A New Face on the Bench?
Less than two weeks after Justice Anthony Kennedy’s decision to retire from the court, President Donald Trump nominated Washington, DC circuit judge Brett Kavanaugh to take his place. While Justice Kennedy demonstrated centrist tendencies during his tenure on the bench, his potential replacement – and former law clerk – is a staunch conservative. Republican legislators and their supporters have welcomed Kavanaugh’s nomination, which would solidify a conservative majority on the court for decades to come.
Near and Long-Term Considerations
Senate confirmation hearings for Kavanaugh will begin in early September. Given that Republicans hold the majority of seats in the Senate, it is likely that a newly minted Justice Kavanaugh will see the start of the 2018–19 term in early October and be seated in advance of the 2018 mid-term elections in November.
I recently spoke about the Kavanaugh nomination and its potential implications with Larry O’Brien, Bob Stevenson, and Daniel Kidera of the OB-C Group, a bipartisan lobbying firm in Washington, DC. Below are highlights of that conversation.
Larry, let’s start with you. Why, in your view, did President Trump choose Brett Kavanaugh?
O’Brien: Well, he’s got a nice-looking family and is distinguished-looking himself. This makes for good photo optics, which are critical to Trump when he “follows his gut” in making personnel picks. It also makes it harder for Kavanaugh’s opponents to try to portray him in a negative light.
He’s got the approval of the Federalist Society – an influential conservative non-profit organization – and his right-leaning inclinations are evidenced by his pattern of decisions as a judge.
If the Supreme Court again hears arguments on the Affordable Care Act, what might we expect from a Justice Kavanaugh?
O’Brien: His case history on aspects of the Affordable Care Act is mixed. I expect the Democrats to make healthcare a major point of discussion and conversation during the nomination hearings. Because they are in the minority in the Senate, they likely can’t forestall the nomination from happening. However, Democrats will likely question Kavanaugh aggressively on things like pre-existing coverage protection and Medicaid coverage extension to try and inflict some political damage on his Republican supporters.
The healthcare theme – including Roe v. Wade and abortion rights – may give some red state Democratic legislators doubts and reservations about supporting Kavanaugh’s nomination. But this of course only comes into play if there’s questionable solidarity within the Republican caucus. The GOP needs only to lose the support of one of their own for this to become a real factor – but I’m betting that Republican Senators [Susan] Collins [of Maine] and [Lisa] Murkowski [of Alaska] fall into line with the party and support Kavanaugh. Meanwhile, the Democrats are trying to achieve solidarity, while balancing the pre-election political realities of some races – including some in which they need to garner votes in more conservative districts.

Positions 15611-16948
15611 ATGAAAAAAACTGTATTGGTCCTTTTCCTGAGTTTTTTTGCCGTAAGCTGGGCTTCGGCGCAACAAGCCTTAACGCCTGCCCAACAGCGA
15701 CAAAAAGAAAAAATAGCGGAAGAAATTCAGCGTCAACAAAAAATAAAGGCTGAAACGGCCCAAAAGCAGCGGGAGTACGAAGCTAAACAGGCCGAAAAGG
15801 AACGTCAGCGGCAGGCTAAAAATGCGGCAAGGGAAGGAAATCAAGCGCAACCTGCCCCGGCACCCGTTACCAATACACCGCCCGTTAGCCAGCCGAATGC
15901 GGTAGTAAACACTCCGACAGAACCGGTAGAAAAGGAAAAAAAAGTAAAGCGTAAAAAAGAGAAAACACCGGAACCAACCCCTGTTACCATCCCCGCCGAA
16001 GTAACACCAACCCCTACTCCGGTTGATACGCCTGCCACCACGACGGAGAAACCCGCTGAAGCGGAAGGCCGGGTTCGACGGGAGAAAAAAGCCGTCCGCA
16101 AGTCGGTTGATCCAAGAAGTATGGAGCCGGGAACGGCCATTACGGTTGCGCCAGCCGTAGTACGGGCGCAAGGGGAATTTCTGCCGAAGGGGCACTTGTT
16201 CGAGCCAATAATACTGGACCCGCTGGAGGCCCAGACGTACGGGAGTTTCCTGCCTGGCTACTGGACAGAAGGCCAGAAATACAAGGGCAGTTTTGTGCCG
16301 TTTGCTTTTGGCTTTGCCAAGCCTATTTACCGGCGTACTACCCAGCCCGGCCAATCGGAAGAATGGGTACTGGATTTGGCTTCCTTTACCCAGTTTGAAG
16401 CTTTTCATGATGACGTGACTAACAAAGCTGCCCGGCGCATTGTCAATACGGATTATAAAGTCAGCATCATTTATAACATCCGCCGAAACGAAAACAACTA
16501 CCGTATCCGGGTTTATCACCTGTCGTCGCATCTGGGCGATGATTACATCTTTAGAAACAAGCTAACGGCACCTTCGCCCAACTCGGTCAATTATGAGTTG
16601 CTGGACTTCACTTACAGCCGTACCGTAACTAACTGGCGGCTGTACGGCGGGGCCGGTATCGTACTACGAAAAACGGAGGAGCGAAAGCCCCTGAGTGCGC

Earlier in his career, Kavanaugh played an important role in Ken Starr’s special counsel investigation of President Bill Clinton, which led to impeachment proceedings. In the years after, he has suggested in some of his writings that the office of the president should not be burdened with such legal challenges. Do you think this affected President Trump’s choice to nominate him?
Kidera: There’s very little evidence to suggest Kavanaugh’s views on executive authority were a factor in his appointment. Most of the decision making was driven by White House Counsel Don McGahn.
What happens in the event that the Supreme Court is asked to weigh in on a legal question pertaining to special counsel Mueller’s investigation into Russian interference in the 2016 presidential election? Would Kavanaugh recuse himself?
Kidera: Supreme Court justices have no requirement to ever recuse themselves. It’s entirely at their own discretion, so I see it as unlikely. As for the Russia investigation, the only outstanding legal question is whether a president must respond to a subpoena.
The Supreme Court set precedent during the Nixon years in this area, and it seems unlikely we’ll have a challenge that threatens that precedent. If Mueller subpoenas Trump – and that’s a big “if” – and if Trump challenges the subpoena or ignores it, this would trigger a legal battle. It would start in a district court before winding through to the Supreme Court. That could take a couple years, and if we get to that point, it’s likely a lot of other things will have happened in the meantime.